R&D All-Stars: The CNBC RQ 50

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"Innovate or die" may be a Silicon Valley mantra, but it's one that many companies in more traditional industries have embraced. In fact, if you're going to risk your investing money making bets on the value of innovation, you might do well by looking away from Silicon Valley.

Last year computing and software companies together accounted for one-third of all R&D spending, according to The Global Innovation 1000 Study from Booz & Co. However, simply adding up the R&D dollars and ranking companies based on who spent the most won't identify nearly all the companies adding steadily to shareholder wealth through innovation.

That's the message in the first-ever CNBC RQ 50 ranking, a list of the market's smartest—not biggest—R&D spenders. Looking past Silicon Valley buzz can help investors locate the "boring edge" of innovation, where shareholder wealth is being created by companies such as Oshkosh, Dow Chemical and Xerox.

Oshkosh Corporation chief engineer for Unmanned Systems, demonstrates a remote steering device for the TerraMax autonomous vehicle on a test course outside of Pittsburgh, Pennsylvania.
Jason Cohn | Reuters

"RQ is NOT about spending. It's about productivity of that spending," said Anne Marie Knott, professor of strategy at Washington University in St. Louis and creator of the Research Quotient (RQ) model for measuring optimal R&D.

This year Oshkosh had a higher RQ (a measure of R&D productivity that links R&D spending to corporate revenue growth and market value) than Silicon Valley darlings like Google and Netflix.

How did Oshkosh do it? A good place to begin answering this question is with a fire hydrant.

"A hose that fits a hydrant in Phoenix will not fit a hydrant in New York City," said Gary Schmiedel, executive vice president of technology at Oshkosh, the market leader in fire truck manufacturing. "It's not exactly high tech, but from a practical standpoint, you have to deal with all those things."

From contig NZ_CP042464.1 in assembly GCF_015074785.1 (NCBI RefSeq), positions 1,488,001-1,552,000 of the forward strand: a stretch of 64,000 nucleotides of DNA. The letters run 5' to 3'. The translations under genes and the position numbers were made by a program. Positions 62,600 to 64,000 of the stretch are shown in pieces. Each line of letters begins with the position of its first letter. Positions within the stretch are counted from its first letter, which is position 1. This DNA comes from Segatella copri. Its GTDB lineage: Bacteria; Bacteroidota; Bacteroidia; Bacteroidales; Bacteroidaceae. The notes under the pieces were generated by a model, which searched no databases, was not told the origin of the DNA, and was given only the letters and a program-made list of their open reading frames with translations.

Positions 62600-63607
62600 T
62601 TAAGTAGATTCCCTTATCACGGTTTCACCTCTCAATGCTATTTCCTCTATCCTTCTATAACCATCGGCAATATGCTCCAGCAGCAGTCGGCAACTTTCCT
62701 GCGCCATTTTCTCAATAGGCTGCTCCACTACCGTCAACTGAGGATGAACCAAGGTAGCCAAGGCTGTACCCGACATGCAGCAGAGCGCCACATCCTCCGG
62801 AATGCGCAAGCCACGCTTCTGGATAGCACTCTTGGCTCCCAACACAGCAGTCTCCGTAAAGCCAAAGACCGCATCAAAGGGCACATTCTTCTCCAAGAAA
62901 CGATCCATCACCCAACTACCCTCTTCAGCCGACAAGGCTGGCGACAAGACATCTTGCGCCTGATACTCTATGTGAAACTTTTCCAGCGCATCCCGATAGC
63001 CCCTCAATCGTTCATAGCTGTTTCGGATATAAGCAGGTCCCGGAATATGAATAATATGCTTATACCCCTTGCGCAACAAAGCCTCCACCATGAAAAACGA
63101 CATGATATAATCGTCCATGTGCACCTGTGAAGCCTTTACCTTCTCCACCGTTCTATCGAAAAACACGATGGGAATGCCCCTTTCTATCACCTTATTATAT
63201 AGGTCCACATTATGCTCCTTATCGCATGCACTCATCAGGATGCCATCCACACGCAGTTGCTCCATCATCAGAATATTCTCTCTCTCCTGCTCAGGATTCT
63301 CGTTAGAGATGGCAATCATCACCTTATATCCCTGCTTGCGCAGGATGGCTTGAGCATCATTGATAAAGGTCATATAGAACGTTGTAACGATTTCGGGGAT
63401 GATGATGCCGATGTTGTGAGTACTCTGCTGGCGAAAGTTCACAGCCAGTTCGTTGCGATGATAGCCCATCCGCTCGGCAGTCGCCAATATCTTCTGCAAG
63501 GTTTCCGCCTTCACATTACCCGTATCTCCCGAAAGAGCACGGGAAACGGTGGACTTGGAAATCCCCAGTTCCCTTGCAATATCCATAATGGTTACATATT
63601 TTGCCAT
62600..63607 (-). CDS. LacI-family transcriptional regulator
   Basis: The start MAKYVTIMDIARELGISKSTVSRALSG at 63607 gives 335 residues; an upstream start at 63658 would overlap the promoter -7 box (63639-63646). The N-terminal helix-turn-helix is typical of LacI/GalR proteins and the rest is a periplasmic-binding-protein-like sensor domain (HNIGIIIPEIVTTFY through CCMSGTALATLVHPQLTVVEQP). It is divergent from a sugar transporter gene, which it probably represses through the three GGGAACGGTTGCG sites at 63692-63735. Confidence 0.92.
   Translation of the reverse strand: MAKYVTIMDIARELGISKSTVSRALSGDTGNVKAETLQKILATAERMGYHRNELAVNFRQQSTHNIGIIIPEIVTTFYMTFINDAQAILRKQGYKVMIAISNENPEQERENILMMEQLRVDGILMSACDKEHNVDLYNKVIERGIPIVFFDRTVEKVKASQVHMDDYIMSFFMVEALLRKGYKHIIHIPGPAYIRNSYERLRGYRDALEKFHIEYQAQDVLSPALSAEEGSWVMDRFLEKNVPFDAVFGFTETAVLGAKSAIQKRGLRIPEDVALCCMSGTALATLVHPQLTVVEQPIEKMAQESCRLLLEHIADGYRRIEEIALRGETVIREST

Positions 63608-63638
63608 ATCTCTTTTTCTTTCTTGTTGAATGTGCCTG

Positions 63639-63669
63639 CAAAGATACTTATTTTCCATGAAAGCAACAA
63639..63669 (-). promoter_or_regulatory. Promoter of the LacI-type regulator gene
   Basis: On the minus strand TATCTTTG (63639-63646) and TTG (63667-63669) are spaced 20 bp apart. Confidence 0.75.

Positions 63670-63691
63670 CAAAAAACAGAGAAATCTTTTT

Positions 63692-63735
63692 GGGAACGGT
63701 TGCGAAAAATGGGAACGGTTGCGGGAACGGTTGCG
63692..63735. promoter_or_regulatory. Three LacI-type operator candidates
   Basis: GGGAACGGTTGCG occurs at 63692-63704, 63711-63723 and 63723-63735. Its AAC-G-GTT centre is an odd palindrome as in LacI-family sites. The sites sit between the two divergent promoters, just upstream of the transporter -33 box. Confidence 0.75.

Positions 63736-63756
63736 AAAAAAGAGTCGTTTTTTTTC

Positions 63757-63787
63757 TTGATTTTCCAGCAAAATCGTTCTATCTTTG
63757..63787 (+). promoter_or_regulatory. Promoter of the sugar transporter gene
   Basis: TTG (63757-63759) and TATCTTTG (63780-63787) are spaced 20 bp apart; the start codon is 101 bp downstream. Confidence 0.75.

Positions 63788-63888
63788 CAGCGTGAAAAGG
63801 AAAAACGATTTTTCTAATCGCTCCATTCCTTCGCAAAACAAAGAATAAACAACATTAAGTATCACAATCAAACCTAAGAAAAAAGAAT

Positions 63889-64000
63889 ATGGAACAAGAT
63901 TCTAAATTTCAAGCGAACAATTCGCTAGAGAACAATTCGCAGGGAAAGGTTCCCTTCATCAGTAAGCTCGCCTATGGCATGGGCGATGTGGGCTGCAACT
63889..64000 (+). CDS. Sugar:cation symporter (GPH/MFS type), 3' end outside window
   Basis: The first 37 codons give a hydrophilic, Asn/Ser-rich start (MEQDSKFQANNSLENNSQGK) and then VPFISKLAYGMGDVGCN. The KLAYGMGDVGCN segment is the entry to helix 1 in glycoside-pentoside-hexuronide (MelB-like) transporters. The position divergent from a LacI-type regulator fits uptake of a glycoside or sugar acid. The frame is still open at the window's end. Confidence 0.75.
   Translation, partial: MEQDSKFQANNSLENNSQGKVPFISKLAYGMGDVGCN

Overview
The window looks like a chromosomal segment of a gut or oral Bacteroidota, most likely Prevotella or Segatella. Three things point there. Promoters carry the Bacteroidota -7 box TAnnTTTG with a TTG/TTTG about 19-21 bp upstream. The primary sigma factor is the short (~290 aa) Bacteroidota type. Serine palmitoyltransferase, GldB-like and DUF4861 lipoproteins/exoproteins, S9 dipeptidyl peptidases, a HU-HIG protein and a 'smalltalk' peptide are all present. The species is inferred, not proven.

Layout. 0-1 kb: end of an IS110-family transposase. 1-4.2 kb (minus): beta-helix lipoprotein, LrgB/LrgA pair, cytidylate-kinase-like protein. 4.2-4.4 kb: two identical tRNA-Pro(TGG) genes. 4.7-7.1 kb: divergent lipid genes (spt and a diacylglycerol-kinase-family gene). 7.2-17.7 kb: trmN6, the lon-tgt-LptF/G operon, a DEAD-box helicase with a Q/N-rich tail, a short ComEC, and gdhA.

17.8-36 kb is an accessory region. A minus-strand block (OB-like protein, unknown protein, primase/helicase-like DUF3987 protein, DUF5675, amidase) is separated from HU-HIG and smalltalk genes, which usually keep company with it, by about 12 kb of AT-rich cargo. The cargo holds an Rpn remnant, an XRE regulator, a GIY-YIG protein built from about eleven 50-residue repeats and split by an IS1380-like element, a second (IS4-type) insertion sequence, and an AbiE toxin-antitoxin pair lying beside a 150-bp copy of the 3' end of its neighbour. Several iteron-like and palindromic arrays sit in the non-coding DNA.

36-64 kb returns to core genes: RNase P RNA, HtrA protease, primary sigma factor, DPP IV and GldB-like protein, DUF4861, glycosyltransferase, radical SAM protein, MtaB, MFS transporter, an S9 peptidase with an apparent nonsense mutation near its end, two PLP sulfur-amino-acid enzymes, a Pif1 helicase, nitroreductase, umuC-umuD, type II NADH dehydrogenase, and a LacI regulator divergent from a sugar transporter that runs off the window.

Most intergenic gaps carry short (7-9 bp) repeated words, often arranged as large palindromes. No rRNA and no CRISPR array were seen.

The average buyer of a fire truck has about 20,000 options to consider, according to Oshkosh. There are decisions to be made about suspension, ladder height, color and water pumping.

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Product challenges with many variables require innovation, but the products don't need to be sexy to require advanced R&D thinking. At Dow Chemical, a product as ordinary as exterior house paint is a global innovation challenge. When designing a new paint, Dow needs to take into account the materials that are most commonly used for home exteriors across the regions of the U.S., and the fact that in Saudi Arabia the sand will erode paint, and that in India it pours for months every year.

"How can one project attack all of those problems?" said A.N. Sreeram, vice president of research and development at Dow.

Not just dealing with but also constantly improving and rethinking all of the variables has made Oshkosh a hotbed for innovation. One of the company's most popular fire truck innovations is Side-Roll Protection: a system of electronic sensors, automatic-tighten seatbelts and side-curtain air bags developed, in part, as a response to a troubling number of firefighter deaths en route to the scene of a fire (since 2004, 62 firefighters have been killed while driving or operating their vehicles, according to the U.S. Fire Administration).

You may not expect to hear it from Oshkosh, but Schmiedel said, "If we don't innovate, we die."

The customer comes before Wall Street

Companies like Oshkosh, Dow and Xerox don't like to use the term R&D spending.

"The value investors and day traders see R&D as an expense, so we target the long-term growth investors and tell the growth story," Sreeram said.

At Xerox, now 75 years old and the epitome of old tech, R&D is an investment. That distinction has allowed Xerox to transform itself into a provider of business services as the need for its eponymous machines faded and the world becomes ever-more paperless.

As a company we have successfully surfed the wave of transition in our market and not been swept away from it by trying just to keep selling ink and toner.